Microsoft eliminates controversial practices to protect workers and comply with state law

Microsoft employees across the country can say goodbye to confidentiality clauses in settlements and separation agreements, the company announced this week.

The policy change announced Wednesday came a day before a new Washington law took effect prohibiting nondisclosure agreements from preventing the disclosure of workplace abuse. Another law will soon require salary scales to be disclosed in job postings.

Going forward, workers should be able to speak freely about any harassment, discrimination, retaliation, sexual assault, or wage theft they’ve experienced on the job, even after leaving Microsoft.

The company has a reputation for responding poorly to allegations of misconduct. Seattle Times reports in 2018 found complaints against the company that described a culture of casual sexism, a male-dominated hierarchy and poor grievance resolution. Allegations of sexual harassment and abuse still plague the company, which in January pledged to conduct a third-party review of its policies and publish the results of investigations of top executives, including Bill Gates. The report, which was expected this spring, has not yet been released.

Microsoft Assistant General Counsel Amy Pannoni and Corporate Vice President Amy Coleman announced the change in a blog post on Wednesday, along with three other measures aimed at improving the employee experience. Redmond tech giant to release salary ranges for all jobs in the US by January 2023, eliminate non-compete agreements and hire a third party to conduct a diversity audit in fiscal year 2023 , which begins July 1.

Such policy changes are somewhat reassuring because they mean Microsoft is open to listening to its employees, says Cher Scarlett, a labor rights advocate known nationally for her public criticism of discrimination at Apple. She wonders, however, why the company chose to take such a stance only after new state laws forced it to comply.

“I think that’s a bit dishonest,” Scarlett said. “You could have started doing it in 2018 during #MeToo, but you didn’t.”

Scarlett encouraged wives of his former employer, Activision Blizzard, to share their experiences of sexual misconduct in the workplace. Microsoft still intends to acquire the gaming company, which is currently under investigation by the U.S. Securities and Exchange Commission for its handling of complaints of sexual misconduct and gender discrimination.

Here are the two laws that came into force on Thursday:

  • The Silenced No More Act, which prohibits non-disclosure clauses in employee policies and separation agreements that would prevent a former employee from discussing workplace abuse or mistreatment. Washington law also retroactively voids any nondisclosure agreement signed during the hiring process.
  • Senate Bill 5761, which requires employers to list salary ranges and additional benefits on all print and digital job postings, including for internal transfers. It comes into force on January 1.

Rep. Liz Berry, D-Seattle, who introduced and led the Silenced No More Act, said she applauds Microsoft’s leadership and hopes other Washington-based companies will follow. She is thrilled that Microsoft workers across the country have the protections in her bill.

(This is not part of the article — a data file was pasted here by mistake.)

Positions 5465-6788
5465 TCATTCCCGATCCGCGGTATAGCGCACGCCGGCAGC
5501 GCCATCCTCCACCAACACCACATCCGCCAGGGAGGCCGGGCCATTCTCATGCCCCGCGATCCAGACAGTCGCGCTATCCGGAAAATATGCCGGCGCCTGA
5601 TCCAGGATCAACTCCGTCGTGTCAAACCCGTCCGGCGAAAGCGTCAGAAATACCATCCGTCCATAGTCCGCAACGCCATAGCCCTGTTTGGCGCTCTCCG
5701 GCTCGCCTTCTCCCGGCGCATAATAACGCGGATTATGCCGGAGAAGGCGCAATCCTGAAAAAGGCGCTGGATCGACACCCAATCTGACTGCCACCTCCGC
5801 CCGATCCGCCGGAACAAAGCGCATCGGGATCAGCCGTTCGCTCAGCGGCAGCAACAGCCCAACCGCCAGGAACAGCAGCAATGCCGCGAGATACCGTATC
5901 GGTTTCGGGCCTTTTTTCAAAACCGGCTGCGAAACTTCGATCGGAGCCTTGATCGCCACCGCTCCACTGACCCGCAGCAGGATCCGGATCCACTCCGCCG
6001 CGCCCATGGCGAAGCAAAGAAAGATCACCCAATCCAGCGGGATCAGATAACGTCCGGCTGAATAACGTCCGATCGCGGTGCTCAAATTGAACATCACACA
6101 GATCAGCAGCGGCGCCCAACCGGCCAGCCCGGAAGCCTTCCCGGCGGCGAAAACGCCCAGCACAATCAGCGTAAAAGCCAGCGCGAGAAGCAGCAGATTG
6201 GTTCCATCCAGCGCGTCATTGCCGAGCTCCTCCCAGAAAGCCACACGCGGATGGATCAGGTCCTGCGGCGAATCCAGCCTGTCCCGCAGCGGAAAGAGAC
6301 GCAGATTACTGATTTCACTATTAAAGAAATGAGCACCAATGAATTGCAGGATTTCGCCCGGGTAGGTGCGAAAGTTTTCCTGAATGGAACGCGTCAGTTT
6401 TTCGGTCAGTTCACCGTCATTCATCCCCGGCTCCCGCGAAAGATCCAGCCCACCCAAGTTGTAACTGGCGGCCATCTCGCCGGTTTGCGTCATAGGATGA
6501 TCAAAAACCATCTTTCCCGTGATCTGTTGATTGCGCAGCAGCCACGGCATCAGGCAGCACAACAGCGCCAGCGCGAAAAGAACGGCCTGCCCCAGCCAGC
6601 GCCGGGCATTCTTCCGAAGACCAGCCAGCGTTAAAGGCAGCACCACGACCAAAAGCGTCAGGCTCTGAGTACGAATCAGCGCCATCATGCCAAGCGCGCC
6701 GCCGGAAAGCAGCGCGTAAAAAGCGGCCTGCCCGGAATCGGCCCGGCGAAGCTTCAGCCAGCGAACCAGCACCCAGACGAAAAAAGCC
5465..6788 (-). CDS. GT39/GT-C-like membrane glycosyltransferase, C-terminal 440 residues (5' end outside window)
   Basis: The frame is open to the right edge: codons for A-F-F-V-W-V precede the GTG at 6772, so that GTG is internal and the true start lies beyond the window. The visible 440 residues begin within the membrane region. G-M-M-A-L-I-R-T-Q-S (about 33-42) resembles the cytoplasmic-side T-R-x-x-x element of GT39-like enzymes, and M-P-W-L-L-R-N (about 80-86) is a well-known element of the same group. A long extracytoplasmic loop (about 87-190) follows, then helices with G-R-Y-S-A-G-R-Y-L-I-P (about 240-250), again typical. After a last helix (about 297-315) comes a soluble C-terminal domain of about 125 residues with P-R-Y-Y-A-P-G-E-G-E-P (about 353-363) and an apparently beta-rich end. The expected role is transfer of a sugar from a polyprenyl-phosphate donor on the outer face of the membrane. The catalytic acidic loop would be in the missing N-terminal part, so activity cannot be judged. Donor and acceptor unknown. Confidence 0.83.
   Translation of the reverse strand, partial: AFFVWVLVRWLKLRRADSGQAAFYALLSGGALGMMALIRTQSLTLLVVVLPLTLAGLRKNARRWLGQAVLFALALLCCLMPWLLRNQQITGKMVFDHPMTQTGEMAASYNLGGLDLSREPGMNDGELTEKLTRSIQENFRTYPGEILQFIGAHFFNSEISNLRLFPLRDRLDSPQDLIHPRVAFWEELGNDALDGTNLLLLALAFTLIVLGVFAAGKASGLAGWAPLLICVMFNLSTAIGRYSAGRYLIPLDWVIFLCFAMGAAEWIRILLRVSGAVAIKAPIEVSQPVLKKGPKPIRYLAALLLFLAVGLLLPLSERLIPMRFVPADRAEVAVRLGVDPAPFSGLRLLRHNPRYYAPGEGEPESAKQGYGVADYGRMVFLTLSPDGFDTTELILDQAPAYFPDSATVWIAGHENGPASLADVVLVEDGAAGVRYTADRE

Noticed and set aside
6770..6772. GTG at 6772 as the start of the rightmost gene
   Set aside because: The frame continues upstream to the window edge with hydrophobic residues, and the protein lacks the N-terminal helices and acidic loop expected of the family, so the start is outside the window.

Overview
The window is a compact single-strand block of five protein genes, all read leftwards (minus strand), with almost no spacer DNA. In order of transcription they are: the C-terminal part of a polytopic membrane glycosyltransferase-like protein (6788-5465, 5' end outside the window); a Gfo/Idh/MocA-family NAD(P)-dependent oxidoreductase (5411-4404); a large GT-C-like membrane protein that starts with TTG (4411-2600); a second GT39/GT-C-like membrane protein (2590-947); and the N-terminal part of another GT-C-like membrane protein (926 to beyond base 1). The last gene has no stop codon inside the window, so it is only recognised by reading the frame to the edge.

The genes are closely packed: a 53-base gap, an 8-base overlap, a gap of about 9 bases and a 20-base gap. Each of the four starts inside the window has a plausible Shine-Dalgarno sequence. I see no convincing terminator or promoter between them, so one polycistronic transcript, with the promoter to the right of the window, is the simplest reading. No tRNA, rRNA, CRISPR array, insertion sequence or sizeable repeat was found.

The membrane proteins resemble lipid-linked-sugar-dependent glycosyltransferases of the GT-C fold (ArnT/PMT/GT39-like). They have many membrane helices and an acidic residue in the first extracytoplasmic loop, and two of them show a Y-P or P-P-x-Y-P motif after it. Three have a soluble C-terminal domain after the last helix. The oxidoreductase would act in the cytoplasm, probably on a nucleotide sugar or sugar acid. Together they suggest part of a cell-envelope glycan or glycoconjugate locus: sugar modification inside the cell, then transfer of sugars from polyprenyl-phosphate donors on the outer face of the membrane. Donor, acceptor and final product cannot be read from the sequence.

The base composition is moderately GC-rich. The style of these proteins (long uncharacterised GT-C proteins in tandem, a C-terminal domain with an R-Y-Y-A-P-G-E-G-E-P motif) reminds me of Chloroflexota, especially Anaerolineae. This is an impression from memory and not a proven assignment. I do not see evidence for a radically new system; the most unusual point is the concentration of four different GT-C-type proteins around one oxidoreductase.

“Obviously, we’re leading here in Washington when it comes to worker protections, and companies like Microsoft that are based here are paying attention to that,” Berry said. “I’m proud they’re here in our state.”

Sen. Karen Keizer, D-Des Moines, who worked closely with Berry on the bill, echoed Berry’s praise for the company.

“It’s important, I think, to have that kind of leadership from Microsoft at this point – to show that big companies can do very well with a workforce that feels free to discuss issues that concern them with their employer or with others,” Keizer said. She hopes to see employers in other sectors, such as health care, law and the media, adopt similar national policies.

Scarlett is glad Microsoft changed its policies, rather than staying silent or, she said, taking action against its employees like Amazon and Apple have done. She hopes that companies based in states without Silenced No More laws will take gradual action and choose to eliminate nondisclosure clauses from their settlement and separation agreements.

Microsoft also removed the non-competition clauses on Wednesday. This gives workers greater mobility and could enable them to take advantage of today’s competitive job market. A 2019 Washington state law prohibited the use of non-compete agreements for workers earning less than $100,000 a year. Microsoft’s new policy goes one step further and removes non-compete agreements for everyone except “partner” and “executive” level employees.

While these policies are meant to empower workers, Microsoft’s Pannoni and Coleman acknowledged in their blog post that Microsoft still has a lot of work to do to improve corporate culture. Wednesday’s changes follow Chairman Brad Smith’s stark announcement that workers “will never need to organize” and the sudden departure of HoloLens team leader Alex Kipman, who has been accused of behavior inappropriate towards employees.

The January pledge to review sexual misconduct policies came at the request of shareholders last year. Several allegations of misconduct surfaced in a 2019 employee thread, and a separate 2019 complaint said Gates tried to start a romantic relationship with an employee in 2000. The board investigated but said last year that process was not complete because Gates resigned as a director.

This story contains information from the archives of the Seattle Times.

Microsoft Philanthropies supports select Seattle Times journalism projects.

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